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Keeping Up With the Observer Corps - June 2024

By Liz Hartka


The Observer Corps welcomes its three newest members: Wendy Murphy (Police Commission), Kimberly Holzinger (Public Ethics Commission), and Donnis Hobson (Parks and Recreation Advisory Commission). We’d also like to express our thanks to Tamara Sherman for her many years of service covering the PEC.


Speaking of the PEC, you may have seen a reference to that commission in the Oaklandside this past week. In 2020 the PEC launched an investigation based on a tip accusing the Duong family of secretly giving tens of thousands of dollars to Oakland city councilmembers’ campaign committees.


The Oakland Fair Elections Act and Limited Public Financing Act for 2024 require candidates to participate in a number of public debates or forums in order to qualify to receive public funds. At its 5/22 meeting, the PEC discussed guidelines for deciding what qualifies as a “public debate or forum.” 


Floyd Mitchell, Oakland’s new police chief, met with the Police Commission at its 6/13 meeting. The Commission was concerned about the reduction of sworn positions (from 696 to 678) in the Mayor’s Proposed Mid Cycle Budget. At a previous meeting in May, the Commission discussed the withdrawal of a Charter Amendment (sponsored by Council Member Kevin Jenkins) that would have severely diminished the power of the PC.


At the 5/28 meeting of the Life Enrichment Committee, 39 members of the public commented on an item, Managing City Staff for Each Intervention, of an informational report on “City Managed Homeless Interventions” submitted by Scott Means of Human Services.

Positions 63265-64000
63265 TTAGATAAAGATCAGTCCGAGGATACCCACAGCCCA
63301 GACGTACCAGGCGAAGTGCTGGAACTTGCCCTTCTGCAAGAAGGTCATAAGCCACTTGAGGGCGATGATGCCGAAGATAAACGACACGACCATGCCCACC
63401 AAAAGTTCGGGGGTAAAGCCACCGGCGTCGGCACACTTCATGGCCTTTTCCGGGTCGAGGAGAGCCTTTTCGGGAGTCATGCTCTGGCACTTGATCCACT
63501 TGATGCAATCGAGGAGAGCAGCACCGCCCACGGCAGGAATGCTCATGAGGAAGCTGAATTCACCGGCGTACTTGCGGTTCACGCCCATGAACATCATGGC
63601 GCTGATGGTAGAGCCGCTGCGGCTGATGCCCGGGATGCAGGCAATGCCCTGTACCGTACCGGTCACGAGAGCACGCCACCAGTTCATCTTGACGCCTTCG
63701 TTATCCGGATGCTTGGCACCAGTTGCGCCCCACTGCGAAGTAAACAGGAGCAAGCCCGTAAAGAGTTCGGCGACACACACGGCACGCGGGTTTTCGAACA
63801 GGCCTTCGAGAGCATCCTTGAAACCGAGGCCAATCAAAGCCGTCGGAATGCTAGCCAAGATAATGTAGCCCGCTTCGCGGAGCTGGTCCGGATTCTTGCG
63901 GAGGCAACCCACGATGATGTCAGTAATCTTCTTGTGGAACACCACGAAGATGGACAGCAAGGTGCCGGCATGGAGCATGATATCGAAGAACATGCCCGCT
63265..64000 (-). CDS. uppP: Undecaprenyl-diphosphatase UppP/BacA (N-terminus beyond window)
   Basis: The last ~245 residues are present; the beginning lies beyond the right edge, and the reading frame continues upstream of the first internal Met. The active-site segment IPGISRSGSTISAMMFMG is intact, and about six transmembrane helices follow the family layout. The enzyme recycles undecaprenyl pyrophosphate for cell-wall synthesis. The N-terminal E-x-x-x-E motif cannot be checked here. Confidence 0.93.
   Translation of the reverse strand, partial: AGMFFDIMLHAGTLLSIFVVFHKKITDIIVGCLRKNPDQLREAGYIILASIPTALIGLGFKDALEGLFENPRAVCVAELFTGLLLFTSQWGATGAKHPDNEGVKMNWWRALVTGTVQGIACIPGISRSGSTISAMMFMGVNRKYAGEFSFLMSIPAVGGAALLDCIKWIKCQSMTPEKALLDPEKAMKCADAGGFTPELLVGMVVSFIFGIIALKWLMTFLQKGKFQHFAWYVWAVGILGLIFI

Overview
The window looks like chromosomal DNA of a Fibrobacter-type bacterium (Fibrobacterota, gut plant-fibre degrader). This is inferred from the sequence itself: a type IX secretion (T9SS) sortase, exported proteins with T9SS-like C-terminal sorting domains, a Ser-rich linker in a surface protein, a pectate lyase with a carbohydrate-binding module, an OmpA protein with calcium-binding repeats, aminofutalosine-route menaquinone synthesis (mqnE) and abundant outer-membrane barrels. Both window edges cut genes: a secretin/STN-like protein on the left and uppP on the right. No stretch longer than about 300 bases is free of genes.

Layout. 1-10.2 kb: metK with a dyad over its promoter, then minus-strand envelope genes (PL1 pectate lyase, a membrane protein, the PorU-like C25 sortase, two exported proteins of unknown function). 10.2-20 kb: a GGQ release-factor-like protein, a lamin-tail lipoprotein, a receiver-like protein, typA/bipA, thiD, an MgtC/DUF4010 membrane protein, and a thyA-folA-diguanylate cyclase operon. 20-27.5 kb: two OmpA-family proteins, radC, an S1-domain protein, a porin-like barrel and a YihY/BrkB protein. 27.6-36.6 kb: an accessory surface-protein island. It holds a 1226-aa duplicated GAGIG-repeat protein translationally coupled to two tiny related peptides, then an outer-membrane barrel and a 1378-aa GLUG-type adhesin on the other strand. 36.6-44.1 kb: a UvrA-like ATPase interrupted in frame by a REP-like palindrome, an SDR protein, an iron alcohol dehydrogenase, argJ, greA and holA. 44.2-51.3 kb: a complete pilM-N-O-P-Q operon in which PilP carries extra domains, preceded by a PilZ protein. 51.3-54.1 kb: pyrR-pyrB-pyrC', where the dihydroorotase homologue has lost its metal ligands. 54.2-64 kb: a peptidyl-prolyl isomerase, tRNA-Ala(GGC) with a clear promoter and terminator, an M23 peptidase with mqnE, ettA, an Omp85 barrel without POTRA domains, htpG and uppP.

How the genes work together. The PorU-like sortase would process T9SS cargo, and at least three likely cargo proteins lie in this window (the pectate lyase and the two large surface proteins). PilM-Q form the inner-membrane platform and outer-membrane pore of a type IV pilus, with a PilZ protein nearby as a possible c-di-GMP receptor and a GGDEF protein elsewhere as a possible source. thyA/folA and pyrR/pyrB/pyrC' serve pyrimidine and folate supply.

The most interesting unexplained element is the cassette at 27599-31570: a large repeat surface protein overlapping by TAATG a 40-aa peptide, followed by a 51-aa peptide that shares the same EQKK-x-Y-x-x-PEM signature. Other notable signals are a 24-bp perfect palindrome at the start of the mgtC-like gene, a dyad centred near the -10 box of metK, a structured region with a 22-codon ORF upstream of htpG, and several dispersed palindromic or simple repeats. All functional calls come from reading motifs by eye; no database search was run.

In addition to the Police Commission, several other public meetings in the past month have addressed the Mayor’s Proposed Mid Cycle Budget. For example, the 6/12 Parks and Recreation Advisory Commission had a lively discussion about the possibility of using Measure Q parks funds to make up shortfalls in maintenance budgets. Unless justified by a budgetary emergency, such a measure would seemingly be contrary to the intent of Q, which requires the city to maintain prior maintenance efforts. 


The Finance Committee continued to address the shortfall in the city budget, with some members focusing on economic and business development strategies to build up the tax base and generate more revenue, and others preferring to double down on revenue collection to fill the gaps.


The Public Ethics Commission noted the following cuts to its budget: (1) the elimination all funding for the Limited Public Financing Program (legacy public finance program) for 2024, for the first time in its 20 year history; (2) the reduction of Democracy Dollars (new public finance program under Measure W) startup funding by approximately $98,000; (3) a cut of $50,000 from an education program under Measure W; and (4) the elimination of $38,000 in discretionary funding earmarked for hearings and investigations.



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